Book Review – The White Ship
by Charles Spencer and published by William Collins
Firstly, a word about the author. Charles Spencer is the brother of Princess Diana. He studied history at Cambridge and has written a number of books including three on the civil war. Secondly, we have just crowned a new King Charles, the third of that name. We have had plenty of Henry’s (8) Edward’s (8) George’s (6) and William’s (4) but what about Stephen? The name doesn’t sound very regal does it, unlike some other singletons like Victoria, Mary or Anne. Did we even have a King Stephen?
Back to the book; The White Ship is essentially a story about the life and death of William the Conquerors’ youngest and probably ablest son King Henry the First and the period, often referred to as ‘the Chaos’ which followed his death. Henry became king in August 1100 following the death of his brother William Rufus in a hunting accident. This was only 34 years after the battle of Hastings and the ruling classes were Normans. Henry’s eldest brother was the Duke of Normandy. William had bequeathed his English dominions to his son William Rufus, but that did not stop sibling rivalries and claims and counterclaims between the sons and wider family members.
Henry and his Queen had two children, a son William Aetheling and a daughter Matilda. Spencer suggests that Henry may have thought that a single male heir would be better than all the squabbling between a larger number of sons as in his family. Anyway, although Henry fathered several illegitimate children, there remained a single male heir and young William Aetheling appears to have been spoiled and it seems that he was a rather feckless youth. After campaigning in northern France, Henry returned home on 25th November 1120, this was late in the year and sea conditions were notoriously unpredictable. After waiting for a suitable tide and winds, Henry set sail leaving William and his entourage to follow on. They were in no hurry. With the King gone and plenty of wine on board, the crew all set about fully enjoying themselves. They were to set sail later in the ‘White Ship’ so called as it was coated in Limewash.
The ship set sail at about 10pm the crew and the helmsman almost certainly drunk. The ship was about a mile offshore when she ran on the rocks, a well-known shipping hazard which a crew in its senses would have avoided. All but two drowned including William. The whole ghastly episode is described in detail by Spencer. Henry was absolutely bereft at the loss of his only legitimate heir and so many of the court circle that had died with him. He was inconsolable spending days in bed and eating little. Now Henry was without a male heir and his supporters urged him to remarry. His first wife had died 18 months previously and in January 1121 two months after William’s death, Henry remarried.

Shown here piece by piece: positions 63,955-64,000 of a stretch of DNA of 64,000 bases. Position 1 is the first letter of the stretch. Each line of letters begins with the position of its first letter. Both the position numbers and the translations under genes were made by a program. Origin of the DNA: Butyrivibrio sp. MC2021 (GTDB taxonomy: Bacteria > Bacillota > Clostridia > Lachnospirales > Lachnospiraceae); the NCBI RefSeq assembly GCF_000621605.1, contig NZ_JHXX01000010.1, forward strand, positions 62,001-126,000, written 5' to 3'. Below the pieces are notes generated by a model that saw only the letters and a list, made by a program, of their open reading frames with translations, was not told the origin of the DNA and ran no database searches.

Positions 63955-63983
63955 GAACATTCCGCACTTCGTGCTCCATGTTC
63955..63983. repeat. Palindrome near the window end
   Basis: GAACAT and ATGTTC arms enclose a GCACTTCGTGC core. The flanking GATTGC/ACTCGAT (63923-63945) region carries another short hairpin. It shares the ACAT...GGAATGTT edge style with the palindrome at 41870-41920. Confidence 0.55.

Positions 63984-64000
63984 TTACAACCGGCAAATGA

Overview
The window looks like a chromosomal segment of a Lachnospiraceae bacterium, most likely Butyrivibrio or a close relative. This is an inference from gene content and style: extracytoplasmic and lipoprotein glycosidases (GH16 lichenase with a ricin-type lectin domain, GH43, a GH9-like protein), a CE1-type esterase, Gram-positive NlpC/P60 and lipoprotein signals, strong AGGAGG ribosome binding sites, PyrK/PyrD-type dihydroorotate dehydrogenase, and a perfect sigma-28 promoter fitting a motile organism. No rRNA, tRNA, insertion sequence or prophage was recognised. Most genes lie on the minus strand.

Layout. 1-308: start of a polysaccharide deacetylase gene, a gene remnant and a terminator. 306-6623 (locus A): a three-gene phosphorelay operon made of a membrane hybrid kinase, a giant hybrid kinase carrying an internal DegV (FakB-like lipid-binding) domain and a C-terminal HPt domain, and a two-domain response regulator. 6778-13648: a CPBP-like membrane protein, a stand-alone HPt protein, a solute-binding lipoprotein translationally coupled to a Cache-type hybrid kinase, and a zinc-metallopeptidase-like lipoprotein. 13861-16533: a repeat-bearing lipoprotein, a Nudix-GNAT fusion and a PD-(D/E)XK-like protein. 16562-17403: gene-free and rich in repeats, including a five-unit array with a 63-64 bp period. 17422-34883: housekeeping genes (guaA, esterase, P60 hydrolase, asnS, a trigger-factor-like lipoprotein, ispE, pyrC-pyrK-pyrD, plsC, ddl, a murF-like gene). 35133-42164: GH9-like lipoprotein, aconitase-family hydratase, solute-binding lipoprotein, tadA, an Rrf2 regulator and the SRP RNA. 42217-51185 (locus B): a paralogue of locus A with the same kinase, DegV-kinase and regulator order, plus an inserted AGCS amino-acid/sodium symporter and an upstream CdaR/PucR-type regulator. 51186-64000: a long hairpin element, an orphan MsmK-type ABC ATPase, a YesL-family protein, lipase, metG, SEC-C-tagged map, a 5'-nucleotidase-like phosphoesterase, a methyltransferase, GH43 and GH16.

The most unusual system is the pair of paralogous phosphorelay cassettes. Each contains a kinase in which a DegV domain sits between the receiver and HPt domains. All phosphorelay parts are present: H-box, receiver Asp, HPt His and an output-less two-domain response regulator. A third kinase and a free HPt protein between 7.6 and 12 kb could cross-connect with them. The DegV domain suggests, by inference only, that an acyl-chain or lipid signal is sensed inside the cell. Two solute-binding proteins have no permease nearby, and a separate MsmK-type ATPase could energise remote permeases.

However, the new union did not produce an heir and worse still relations became strained between Henry and his daughter Matilda and her husband now living in France and pressing Henry to name them as his successors to his English domain. He did not and died in 1135 with the succession uncertain. Henry’s nephew and a grandson of William the Conqueror was Stephen of Blois. He was meant to have sailed on the White Ship but fate took a hand and he was taken ill and left before it sailed. Stephen moved quickly and claimed the throne. Matilda was slow off the mark and although she did have supporters, many of the English barons were not quite ready for a queen.
Civil war ensued and raged across England and northern France for the next 20 years. Fortune swung this way and that, and eventually both sides recognised a stalemate. Matilda had left the scene and had passed the baton to her son, Henry, and in 1153 the warring factions eventually reached an agreement. Stephen was to remain King for the rest of his life but he recognised Henry as his heir to rule after him. Henry came to the throne the following year as Henry II and is generally regarded as one of England’s great kings although his reputation is marred by the murder of Thomas a Beckett, but that’s another story.
So what is the local connection that I mentioned? William was drowned at the end of November 1120 and a month later Henry spent Christmas at his hunting lodge on the banks of the river Great Ouse in Brampton. The approximate site is known and is on what is now Brampton golf course. The historian Henry of Huntingdon writing around that time records “ At Christmas Henry was at Brampton with Theobald, count of Blois and after this, at Windsor, he married Adela daughter of the Duke of Louvain because of her beauty”.
Well, so we did have a King Stephen and he reigned for almost 20 years although during much of that time, the country and its French provinces were at war with each other.
All this and more is told in this well-written and pacy book giving insight into this relatively unknown period of English history. Highly recommended.